Archive for the 'Writing' Category

A winning formula for freelance copywriting success

June 19th, 2018 by Bob Bly

In the last issue of this e-newsletter, I promised to give you
some advice on how to succeed as a freelance writer in today’s
highly competitive, over-crowded market.

So without further preamble, here are some suggestions for
surviving and thriving as a copywriter — and in particular, as a
newbie freelancer — in 2018 and beyond:

#1–Get good.

Your competitors are studying the books, taking the courses,
attending the conferences, watching the videos.

If you are not similarly a student of copywriting, you will soon
be left behind, unable to compete on their level.

#2–Next, get even better.

If you think you’re already a decent writer, don’t stand still.
Move forward.

Keep learning. Improve always. Continue reading the books, taking
the workshops, and studying.

Remember this famous saying: “School is never out for the pro.”


There are only 3 ways to get better as a writer: study (see #1
above) … write (see #4 below) … and read.

Read a lot. Read books about business, marketing, and writing …
and about all sorts of other topics.

The books about business, marketing, and writing improve your
ability to write kick-butt copy.

The books on all other topics give you a storehouse of knowledge
on all sorts of subjects you can draw on to add interest and
verisimilitude to your copy.

They will also teach you how to write better through example.


Isaac Asimov wrote for 10 hours or so a day, 7 days a week.

Stephen King has said he writes every day of the year except
Christmas and his birthday.

Write every day. If you want Sundays off, that’s fine.

#5–Avoid generic assignments.

The worst projects are writing articles and blog posts on general
subjects that anyone can look up on Google.

That’s because writers of these articles and posts essentially
just search Google for other articles on the same topic, pull
something from 4 or 5 of them, and cobble together a new piece.

Since any idiot can do this, it doesn’t — and never will — pay
particularly well. It’s a commodity service. And boring. So why

#6–Choose a niche.

All else being equal, in whatever field you look, specialists get
paid more and have a much easier time getting work than

For instance, neurosurgeons make more money than family doctors —
and patent attorneys out-earn local attorneys with general

As a writer, you can specialize either in a medium (e.g., white
papers, case studies), a product or industry (e.g., chemicals,
investment newsletters), or both (e.g., SEO for chemical companies).

#7–Acquire specialized knowledge.

Once you’re in a niche, become an obsessive student of the topic,
and if you can, acquire some credentials to make it evident to
others that you are a subject matter expert.

For instance, in the 1980s, when I was inundated with assignments
from computer and software firms, I trained to become a certified
IT professional. And as an engineering graduate, I already knew
some programming.


Any writing field where the success of your copy can be measured
and proven — and that is most notably in direct response
marketing — will pay you more than writing disciplines where ROI
cannot be measured.

By “compete,” I mean specialize in areas where results can be

You don’t have to win every time, and you won’t.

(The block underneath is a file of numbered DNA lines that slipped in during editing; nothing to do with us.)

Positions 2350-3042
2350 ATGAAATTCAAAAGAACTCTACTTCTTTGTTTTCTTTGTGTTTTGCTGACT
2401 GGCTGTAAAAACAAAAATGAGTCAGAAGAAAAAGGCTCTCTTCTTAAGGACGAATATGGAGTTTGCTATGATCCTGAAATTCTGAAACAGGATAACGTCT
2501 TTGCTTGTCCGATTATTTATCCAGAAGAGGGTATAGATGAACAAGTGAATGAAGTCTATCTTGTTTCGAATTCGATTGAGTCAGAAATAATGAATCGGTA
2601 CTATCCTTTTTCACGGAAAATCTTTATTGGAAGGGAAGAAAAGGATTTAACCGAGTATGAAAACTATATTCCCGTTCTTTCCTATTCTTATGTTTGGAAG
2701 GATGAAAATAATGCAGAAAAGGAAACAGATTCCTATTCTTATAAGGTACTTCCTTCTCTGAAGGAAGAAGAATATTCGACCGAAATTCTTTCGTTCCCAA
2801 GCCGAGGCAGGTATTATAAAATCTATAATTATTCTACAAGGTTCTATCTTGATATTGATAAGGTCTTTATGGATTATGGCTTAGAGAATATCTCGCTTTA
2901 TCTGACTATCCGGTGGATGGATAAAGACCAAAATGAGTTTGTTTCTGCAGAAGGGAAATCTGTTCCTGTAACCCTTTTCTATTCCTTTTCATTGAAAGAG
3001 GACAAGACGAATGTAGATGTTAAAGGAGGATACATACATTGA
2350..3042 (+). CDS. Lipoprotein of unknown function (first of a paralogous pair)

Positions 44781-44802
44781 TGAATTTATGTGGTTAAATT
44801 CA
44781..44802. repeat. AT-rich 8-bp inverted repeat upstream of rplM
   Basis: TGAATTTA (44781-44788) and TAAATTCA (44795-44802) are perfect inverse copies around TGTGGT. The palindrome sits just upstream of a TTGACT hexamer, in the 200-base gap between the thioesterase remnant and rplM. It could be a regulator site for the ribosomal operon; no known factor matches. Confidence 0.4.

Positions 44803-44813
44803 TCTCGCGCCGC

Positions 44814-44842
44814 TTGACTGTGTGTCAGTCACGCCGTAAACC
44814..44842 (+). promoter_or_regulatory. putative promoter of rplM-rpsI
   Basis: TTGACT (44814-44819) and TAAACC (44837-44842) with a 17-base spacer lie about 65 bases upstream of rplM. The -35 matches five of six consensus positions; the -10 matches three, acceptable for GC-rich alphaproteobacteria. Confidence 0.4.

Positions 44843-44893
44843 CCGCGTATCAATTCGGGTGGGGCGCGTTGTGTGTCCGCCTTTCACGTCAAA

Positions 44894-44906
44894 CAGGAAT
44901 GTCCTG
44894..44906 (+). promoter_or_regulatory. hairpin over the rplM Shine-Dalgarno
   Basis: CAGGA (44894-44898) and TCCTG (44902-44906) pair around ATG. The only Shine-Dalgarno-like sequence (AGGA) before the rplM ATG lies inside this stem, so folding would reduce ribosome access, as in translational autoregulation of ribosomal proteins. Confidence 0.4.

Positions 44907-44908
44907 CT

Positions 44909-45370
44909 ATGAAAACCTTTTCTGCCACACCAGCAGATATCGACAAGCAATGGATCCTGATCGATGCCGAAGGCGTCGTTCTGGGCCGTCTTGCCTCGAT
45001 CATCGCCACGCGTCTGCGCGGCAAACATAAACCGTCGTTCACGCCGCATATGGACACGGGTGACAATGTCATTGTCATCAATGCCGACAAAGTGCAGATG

But if you get known as a top gun in a writing area with
measurable ROI, you can get paid top dollar.

#9–Know what pays.

Some specialties and writing tasks pay better than others.
Gravitate toward one or more of those areas, and you’ll make more

For instance, writing white papers pays well; writing blog posts
does not.


You will have frequent setbacks, failures, and disappointments
that will knock you to your knees repeatedly.

But as long as you get right back up, you will come out a winner.
As my Facebook friend Mike says, persistence breaks resistance.


Category: Writing | No Comments »

Is this the end of freelance copywriting?

June 15th, 2018 by Bob Bly

Subscriber BD, who happens to be both a songwriter and a
copywriter, writes:

“I fear something similar will happen to copywriting as what
has happened to independent musicians and songwriters over
the years.

“So many out there doing it. Just for exposure. For experience.
For samples. For confidence boost. For networking.

“So many people with solopreneur dreams.

“There’s a lot of similarities between freelance writing and
independent performing songwriters.

“Glamorous, romantic lifestyle compared to the factory and
cubical worker. Free spirit. Independent. Live life on one’s own
terms. The list goes on.”

Is BD right?

Are freelance copywriters becoming as obsolete as, say, this
librarian from the Twilight Zone?:

Today copywriters certainly face new challenges.

But we are far from down and out.

Newbie copywriters often ask me whether it is more difficult to
become a freelance copywriter now than when I started full-time
freelancing in the early 80s.

The answer: some aspects of freelance copywriting in the 21st
century are more difficult, while in other ways it’s easier

Overall, it’s a wash.

For instance, the competition is much fiercer, with so many more
people entering the profession.

The internet in particular contributes to this, as we copywriters
now have to compete not just with local copywriters — but with
freelancers across the country and even around the world.

Many of these freelancers live in regions and nations where the
cost of living is so low, they can afford to charge much less
than you do.

But the internet is also a boon to copywriters. Reason: digital
marketers need more copy than ever — everything from blog posts,
e-newsletters, and auto-responder campaigns, to websites,
long-copy online sales letters, and VSLs.